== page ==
Hand Surgery Litigation: 5 Tips to Gain an Upper Hand

Hand surgery cases are complex and mistakes during litigation are costly.  Before reaching out to a Hand Surgery medical expert witness, take time to consider these 5 pearls that are unique to hand surgery matters:

Handedness: The handedness (dominance) and occupation of the claimant are primary factors in valuing compensability. For example, an injury to the dominant index finger of a chef will be far more devastating than the same injury on the non-dominant hand of a laborer.  Since each finger had a specific functional and occupational role, work with your Hand Surgery expert to understand the specific ways in which the injury affects the claimant.

Certification:  Not all hand surgeons are orthopedic surgeons, and not all orthopedic surgeons operate on the hand.  To avoid expert witness disqualification and other expensive mistakes, start by choosing a hand surgery expert (not a general orthopedic surgeon) whose certification meets the exact needs of the case.  This may be an Orthopedic Hand Surgeon, a Plastic Surgery Hand Specialist, or a General Surgeon with fellowship training in hand surgery.  All three fields allow candidates to become certified in Hand Surgery.  By picking the correct expert and assuring certification in hand surgery, your case will start on the right track.

Examination:  Some cases benefit when an expert examines a claimant directly. Plaintiff counsel may arrange this on their own client to define and value a claim, while defense counsel may demand an Independent Medical Examination (IME) during discovery. In either situation, the role of the expert is to determine the nature, extent, etiology, prognosis, and future medical needs for a specific hand injury. For some cases, however, physical examination of the hand will not add meaningful value to the expert’s opinion. For example, when a digit is amputated, there is often little to learn from direct examination of the hand.  Rather than arbitrarily insisting upon personal examination, work with your hand surgery expert to determine whether examination will add value to your particular case.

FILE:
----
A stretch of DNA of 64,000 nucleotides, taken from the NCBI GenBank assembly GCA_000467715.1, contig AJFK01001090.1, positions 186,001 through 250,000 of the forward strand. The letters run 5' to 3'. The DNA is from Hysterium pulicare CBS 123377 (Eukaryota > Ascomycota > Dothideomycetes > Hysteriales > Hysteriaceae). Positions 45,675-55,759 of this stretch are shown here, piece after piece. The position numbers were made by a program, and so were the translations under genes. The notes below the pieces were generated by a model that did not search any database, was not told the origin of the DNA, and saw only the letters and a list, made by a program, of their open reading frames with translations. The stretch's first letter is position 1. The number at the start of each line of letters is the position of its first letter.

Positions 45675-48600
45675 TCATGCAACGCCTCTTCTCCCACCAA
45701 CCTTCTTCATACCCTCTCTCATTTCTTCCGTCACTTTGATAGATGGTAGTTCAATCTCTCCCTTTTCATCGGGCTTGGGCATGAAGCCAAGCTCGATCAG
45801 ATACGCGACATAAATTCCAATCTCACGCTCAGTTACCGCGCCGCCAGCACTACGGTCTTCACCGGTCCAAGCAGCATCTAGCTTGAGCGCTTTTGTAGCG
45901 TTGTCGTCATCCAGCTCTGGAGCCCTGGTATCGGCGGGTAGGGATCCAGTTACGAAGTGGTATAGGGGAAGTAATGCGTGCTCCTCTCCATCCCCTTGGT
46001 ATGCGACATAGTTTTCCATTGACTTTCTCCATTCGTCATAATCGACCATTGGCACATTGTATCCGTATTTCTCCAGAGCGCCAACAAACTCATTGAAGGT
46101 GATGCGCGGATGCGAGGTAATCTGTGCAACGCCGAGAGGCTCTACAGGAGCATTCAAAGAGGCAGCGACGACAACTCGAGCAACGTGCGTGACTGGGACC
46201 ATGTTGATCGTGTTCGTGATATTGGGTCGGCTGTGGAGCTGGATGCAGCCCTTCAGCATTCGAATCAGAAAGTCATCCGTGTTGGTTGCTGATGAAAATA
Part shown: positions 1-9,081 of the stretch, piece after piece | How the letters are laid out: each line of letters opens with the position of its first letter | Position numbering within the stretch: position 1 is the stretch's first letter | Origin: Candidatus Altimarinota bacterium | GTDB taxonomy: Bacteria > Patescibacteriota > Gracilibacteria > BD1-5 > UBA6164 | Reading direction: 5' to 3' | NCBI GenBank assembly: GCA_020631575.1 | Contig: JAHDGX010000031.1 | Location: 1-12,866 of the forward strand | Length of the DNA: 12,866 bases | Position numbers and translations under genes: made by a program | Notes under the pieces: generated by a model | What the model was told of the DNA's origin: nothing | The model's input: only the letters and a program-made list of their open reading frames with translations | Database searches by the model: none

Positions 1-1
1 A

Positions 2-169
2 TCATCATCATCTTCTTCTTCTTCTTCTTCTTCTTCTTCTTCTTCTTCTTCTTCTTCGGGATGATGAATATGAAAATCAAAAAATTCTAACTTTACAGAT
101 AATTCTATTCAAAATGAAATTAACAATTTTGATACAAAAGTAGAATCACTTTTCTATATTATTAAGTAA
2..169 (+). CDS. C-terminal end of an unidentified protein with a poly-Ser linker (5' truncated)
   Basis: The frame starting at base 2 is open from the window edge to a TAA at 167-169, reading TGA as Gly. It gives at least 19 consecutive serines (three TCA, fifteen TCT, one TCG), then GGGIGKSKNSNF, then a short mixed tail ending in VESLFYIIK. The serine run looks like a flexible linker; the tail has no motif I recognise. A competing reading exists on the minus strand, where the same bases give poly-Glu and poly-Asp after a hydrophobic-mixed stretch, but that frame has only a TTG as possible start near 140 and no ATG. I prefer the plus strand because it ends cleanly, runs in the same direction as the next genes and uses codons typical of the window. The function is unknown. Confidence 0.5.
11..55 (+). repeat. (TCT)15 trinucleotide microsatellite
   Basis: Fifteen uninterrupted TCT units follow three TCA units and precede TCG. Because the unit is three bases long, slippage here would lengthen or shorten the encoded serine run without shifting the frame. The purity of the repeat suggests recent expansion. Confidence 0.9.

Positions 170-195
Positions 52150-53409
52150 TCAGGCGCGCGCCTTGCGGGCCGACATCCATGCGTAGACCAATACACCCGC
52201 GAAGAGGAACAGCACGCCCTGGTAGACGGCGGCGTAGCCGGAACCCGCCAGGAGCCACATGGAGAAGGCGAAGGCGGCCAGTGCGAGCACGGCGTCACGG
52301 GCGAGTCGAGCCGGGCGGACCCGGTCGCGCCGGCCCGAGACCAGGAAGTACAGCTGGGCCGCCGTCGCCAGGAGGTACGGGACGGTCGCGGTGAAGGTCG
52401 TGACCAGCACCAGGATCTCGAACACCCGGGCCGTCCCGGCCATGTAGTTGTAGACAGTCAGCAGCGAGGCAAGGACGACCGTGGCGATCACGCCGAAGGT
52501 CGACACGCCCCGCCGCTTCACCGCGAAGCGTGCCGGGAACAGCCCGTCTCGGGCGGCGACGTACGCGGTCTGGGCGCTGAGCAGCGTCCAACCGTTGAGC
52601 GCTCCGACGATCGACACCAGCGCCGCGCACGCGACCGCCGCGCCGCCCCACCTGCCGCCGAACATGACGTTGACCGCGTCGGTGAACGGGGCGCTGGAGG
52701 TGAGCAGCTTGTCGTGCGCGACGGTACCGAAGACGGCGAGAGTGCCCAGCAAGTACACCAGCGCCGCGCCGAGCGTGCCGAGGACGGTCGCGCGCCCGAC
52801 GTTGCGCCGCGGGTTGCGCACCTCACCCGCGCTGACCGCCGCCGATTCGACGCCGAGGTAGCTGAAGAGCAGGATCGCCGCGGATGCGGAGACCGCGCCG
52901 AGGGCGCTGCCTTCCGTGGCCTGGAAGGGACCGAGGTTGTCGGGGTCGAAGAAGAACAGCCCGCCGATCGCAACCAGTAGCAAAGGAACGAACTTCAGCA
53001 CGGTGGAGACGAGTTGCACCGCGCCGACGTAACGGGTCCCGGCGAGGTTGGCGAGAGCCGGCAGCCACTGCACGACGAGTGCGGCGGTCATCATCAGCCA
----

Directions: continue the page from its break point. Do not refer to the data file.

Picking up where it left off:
Shoulder, Arm, Elbow, and Forearm:  While all hand surgeons operate on the hand and wrist, only orthopedic surgeons operate on other parts of the extremity.  In fact, many orthopedic “hand surgeons” are really upper extremity specialists who treat the shoulder, arm, elbow, forearm, wrist, and hand.  If your case involves injuries to other orthopedic areas, you may be able to consolidate experts by choosing an orthopedic upper extremity surgeon.

Carpal Tunnel Surgery:  No tip list on hand surgery experts would be complete without mentioning carpal tunnel surgery. Complications of carpal tunnel surgery, namely median nerve injury, is a fertile area for litigation.  Most hand surgeons who perform an extensive number of carpal tunnel surgeries will eventually experience a complication or injure the median nerve.  The question is whether the complication arose naturally or as a deviation from the standard of care.  When the patient is a good candidate for carpal tunnel surgery, the surgeon is extensively experienced, and the complication is recognized in real-time, there is a higher probability that the error arose naturally. A lack of experience and a failure to recognize complications intraoperatively are factors that may support negligence.  An experienced Board-Certified Hand Surgery expert is a critical strategic asset in evaluating any hand surgery claim.

Are you wondering where to start in finding the right expert witness for your Hand Surgery case? Contact us today for a free consultation.

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One Response

  1. I didn’t know that some cases have expert examiners on hand for the claimant. My wife had botched hand surgery and is wondering whether she should go to court. I guess we should talk to a few surgeons to see if the damage can be reversed or if we can get compensated.

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